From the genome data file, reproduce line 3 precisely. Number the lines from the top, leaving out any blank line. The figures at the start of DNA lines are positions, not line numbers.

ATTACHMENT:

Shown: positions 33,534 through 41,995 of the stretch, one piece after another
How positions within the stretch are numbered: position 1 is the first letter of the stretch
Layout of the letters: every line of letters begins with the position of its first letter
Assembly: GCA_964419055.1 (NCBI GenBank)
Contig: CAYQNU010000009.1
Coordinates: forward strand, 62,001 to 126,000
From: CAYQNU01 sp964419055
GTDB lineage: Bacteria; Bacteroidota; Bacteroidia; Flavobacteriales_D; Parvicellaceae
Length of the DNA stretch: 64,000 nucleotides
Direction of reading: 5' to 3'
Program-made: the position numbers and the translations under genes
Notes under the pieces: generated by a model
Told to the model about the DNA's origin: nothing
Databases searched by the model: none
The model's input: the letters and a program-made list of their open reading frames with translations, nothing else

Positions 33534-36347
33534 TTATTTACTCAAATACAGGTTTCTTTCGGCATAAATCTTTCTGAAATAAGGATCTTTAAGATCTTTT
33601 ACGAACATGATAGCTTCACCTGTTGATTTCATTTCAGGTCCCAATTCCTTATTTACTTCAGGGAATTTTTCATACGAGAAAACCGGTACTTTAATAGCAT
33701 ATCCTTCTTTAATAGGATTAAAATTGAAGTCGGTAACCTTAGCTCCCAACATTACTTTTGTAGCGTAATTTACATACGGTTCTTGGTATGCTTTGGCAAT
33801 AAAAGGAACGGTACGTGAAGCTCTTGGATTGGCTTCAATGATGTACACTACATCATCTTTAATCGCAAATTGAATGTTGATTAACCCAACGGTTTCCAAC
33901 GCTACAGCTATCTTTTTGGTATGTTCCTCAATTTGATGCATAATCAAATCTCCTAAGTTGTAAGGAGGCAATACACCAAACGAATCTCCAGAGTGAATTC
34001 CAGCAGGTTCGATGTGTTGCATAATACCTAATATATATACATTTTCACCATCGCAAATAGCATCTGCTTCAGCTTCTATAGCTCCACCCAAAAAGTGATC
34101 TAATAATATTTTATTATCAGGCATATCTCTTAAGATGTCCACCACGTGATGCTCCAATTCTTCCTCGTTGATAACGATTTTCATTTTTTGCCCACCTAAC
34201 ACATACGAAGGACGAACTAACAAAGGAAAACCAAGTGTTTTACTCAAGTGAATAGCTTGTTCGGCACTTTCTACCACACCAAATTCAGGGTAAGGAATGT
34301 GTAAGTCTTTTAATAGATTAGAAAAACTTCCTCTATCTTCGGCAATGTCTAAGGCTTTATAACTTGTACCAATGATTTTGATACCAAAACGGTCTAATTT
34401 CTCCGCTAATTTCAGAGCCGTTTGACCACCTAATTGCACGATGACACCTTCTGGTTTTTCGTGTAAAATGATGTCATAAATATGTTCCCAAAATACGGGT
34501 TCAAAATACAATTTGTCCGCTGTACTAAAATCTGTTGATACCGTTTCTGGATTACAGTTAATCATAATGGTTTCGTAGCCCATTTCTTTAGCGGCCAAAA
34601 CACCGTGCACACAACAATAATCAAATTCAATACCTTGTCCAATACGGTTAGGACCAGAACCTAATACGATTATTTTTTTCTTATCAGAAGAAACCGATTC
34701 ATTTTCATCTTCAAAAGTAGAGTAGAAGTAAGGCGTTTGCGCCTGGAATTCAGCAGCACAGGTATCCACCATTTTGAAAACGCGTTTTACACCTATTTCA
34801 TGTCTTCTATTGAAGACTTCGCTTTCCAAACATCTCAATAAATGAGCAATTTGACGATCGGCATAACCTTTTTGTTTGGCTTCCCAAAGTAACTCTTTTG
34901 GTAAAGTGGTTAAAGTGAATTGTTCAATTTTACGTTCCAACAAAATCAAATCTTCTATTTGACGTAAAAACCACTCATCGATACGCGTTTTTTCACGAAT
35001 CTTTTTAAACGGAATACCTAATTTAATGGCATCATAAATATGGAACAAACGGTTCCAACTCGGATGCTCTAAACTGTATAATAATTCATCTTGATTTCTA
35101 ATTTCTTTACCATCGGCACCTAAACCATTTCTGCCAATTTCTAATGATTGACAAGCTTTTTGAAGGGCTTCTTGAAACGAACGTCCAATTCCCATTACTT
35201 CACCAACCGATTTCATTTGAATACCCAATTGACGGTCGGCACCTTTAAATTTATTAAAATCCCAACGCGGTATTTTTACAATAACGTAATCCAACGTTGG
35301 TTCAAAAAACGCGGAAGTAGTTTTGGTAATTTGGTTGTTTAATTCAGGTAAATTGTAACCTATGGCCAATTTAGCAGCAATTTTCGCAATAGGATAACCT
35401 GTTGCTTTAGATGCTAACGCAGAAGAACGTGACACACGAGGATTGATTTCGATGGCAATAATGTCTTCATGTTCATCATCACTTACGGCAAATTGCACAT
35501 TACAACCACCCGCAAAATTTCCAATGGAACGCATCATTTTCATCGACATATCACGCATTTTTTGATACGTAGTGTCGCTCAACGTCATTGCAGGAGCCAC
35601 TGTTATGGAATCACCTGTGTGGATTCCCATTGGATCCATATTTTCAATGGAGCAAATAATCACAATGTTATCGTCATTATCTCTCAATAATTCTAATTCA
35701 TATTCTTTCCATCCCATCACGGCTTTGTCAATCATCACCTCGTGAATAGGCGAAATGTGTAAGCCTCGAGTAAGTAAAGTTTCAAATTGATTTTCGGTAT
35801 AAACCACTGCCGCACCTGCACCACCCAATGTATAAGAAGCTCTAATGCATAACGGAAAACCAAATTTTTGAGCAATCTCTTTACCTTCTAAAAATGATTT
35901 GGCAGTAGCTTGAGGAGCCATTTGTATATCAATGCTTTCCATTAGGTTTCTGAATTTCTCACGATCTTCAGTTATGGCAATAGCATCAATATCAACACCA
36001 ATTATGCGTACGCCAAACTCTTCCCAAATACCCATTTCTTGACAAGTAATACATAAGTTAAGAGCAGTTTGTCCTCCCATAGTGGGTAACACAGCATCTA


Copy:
Layout of the letters: every line of letters begins with the position of its first letter